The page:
I would love to just put him in a field with a herd, sit with him and observe him, to learn more about him and allow him the opportunity to explore and work things out for himself... but in a yard, there are routines and 'rules' which I don't think suit the place that he's in at the moment.
I feel that inside him is a beautiful, loving horse who wants to come out, but doesn't quite know how to trust enough to do that. I want to give him the space to find his way... but I'm worried that this might just be wishful thinking and I'm viewing him with rose-tinted glasses...
Others are suggesting things that just don't entirely resonate for me - moving of feet, dominance, that sort of thing. I've just finished reading Equus Lost and would love to interact with him as a cognitive, social, intelligent, sentient being. But I still need to keep myself safe, and also the others who interact with him (on the yard, plus of course farriers, dentists, vets etc.)
Using strong discipline, and 'dominance' theories, doesn't sit comfortably with me, but he definitely needs boundaries. And perhaps this is a lesson he's come to show me, as I'll admit, my boundaries probably aren't as defined as they could be!
Following this, I made an effort to be more consistent with my boundaries around Dax, hoping that this would give him a structure that would help him to feel more settled and safe. It helped a little, but I realised that I was still carrying quite a bit of fear and that this was getting in the way of our relationship.
Fear is behind so many 'negative' emotions - the shadow side that we so often seek to hide from the world.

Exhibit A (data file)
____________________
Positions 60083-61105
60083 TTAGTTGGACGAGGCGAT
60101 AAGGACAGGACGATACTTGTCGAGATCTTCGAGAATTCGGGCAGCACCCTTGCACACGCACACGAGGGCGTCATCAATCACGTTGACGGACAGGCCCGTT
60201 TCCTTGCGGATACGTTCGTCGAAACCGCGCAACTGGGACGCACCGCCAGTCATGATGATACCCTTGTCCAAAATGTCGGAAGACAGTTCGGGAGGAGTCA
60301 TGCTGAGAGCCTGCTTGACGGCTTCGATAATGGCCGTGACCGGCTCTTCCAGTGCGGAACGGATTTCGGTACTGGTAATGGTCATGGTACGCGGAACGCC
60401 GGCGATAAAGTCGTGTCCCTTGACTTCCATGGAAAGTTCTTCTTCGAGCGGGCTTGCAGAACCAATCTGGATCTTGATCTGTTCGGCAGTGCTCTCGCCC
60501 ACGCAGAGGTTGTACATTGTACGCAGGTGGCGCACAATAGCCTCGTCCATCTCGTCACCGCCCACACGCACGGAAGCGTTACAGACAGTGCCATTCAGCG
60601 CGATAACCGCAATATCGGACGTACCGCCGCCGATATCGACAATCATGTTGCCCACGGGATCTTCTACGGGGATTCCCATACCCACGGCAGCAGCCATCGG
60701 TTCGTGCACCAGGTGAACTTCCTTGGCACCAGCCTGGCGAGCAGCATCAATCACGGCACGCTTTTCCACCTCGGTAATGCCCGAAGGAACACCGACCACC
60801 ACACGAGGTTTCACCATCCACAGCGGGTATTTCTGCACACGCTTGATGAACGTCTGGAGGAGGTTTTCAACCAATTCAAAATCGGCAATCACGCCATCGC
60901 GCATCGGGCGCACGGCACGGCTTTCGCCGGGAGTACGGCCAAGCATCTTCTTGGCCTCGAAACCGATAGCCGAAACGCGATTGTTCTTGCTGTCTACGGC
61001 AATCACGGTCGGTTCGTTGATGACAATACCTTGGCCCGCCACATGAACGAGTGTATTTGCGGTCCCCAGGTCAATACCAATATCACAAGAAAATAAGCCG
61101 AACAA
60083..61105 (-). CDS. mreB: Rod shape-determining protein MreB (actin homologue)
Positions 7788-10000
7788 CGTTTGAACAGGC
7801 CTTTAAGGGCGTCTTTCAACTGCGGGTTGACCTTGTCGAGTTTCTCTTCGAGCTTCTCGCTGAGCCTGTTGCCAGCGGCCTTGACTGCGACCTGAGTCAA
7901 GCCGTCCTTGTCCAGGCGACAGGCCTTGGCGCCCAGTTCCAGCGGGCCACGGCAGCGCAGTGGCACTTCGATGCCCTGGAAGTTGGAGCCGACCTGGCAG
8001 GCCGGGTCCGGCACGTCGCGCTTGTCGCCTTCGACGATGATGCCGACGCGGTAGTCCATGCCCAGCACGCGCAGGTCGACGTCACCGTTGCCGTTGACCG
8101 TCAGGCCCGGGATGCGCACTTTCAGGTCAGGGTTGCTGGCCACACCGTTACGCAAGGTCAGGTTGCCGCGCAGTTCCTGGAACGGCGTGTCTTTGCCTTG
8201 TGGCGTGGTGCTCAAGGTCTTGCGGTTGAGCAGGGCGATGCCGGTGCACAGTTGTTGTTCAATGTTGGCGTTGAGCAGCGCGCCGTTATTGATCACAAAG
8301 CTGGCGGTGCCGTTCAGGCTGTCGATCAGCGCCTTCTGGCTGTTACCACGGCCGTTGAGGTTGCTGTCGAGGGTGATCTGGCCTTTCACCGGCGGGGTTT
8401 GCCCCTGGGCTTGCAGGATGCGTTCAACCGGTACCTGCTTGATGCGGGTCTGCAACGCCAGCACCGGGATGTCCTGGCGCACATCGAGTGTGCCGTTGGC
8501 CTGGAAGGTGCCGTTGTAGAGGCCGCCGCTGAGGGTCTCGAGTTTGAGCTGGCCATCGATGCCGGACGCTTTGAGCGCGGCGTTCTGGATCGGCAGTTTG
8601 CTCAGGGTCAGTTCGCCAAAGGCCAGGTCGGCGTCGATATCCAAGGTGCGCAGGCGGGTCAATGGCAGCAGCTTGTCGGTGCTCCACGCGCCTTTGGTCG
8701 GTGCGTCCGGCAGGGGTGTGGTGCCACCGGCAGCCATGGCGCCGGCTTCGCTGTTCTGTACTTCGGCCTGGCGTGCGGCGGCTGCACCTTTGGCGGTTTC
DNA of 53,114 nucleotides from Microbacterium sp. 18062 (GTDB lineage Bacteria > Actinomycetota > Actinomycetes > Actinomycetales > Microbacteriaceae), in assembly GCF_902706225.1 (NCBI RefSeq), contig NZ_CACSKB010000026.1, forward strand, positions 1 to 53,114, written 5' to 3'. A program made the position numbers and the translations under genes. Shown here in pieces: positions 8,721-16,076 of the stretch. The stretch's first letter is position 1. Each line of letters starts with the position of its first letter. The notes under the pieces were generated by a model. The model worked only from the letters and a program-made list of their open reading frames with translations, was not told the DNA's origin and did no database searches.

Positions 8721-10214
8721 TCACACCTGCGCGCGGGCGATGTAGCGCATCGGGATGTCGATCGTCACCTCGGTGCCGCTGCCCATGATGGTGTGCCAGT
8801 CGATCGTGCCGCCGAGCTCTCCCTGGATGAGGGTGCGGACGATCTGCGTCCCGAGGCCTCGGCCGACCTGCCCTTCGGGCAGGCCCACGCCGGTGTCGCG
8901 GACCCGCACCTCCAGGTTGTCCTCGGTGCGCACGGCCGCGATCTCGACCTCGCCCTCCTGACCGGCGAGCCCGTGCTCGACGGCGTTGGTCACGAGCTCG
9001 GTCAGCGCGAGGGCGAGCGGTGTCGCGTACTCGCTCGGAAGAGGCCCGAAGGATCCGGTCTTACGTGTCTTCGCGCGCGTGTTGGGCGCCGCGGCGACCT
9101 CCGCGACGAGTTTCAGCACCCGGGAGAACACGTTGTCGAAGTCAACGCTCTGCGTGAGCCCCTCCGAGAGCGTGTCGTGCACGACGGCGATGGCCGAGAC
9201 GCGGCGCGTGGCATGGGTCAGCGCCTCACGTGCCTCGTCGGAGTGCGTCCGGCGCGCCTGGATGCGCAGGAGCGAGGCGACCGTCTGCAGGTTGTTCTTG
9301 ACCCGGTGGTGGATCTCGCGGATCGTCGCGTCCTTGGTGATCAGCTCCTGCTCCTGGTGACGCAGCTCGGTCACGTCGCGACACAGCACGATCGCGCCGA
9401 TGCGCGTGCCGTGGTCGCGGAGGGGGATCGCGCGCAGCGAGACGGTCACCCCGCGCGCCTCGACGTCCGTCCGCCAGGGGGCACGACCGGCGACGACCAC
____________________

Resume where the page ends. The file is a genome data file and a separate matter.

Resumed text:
But what if we could view this another way and see our fears as needs that are not being met. This would then allow us to explore ways to meet those needs, and would also allow us to develop greater awareness, compassion and empathy, both for ourselves and then for those around us, as we realise that any behaviour that we dislike in them is probably driven by their fear.
I decided to explore my fear to see what insight it might bring. I wrote in my journal:
I think sometimes our wanting is so strong, and can have fear attached (of failure, or whatever) and this makes it difficult to see with clarity, perspective, balance and objectivity. But we don't have to be perfect, or to do everything ourselves. Animals bring us these lessons. They push us to look into the dark, hidden, shadowy areas of our lives that we, as busy humans, often want to close our eyes to. But in facing our fears and 'imperfections' we are set free. This is the amazing gift that caring for animals offers us - to open our hearts, to liberate us and to teach us acceptance and unconditional love.
So my dilemma was, where should I go from here?
I knew that one important step was to rule out pain from the equation as this can often be a cause of apparently 'angry' behaviour. So I started by booking in a session with Helen Jacks-Hewett the McTimoney and Sports Massage therapist.
Next week I'll tell you what she found and how things have been progressing since then.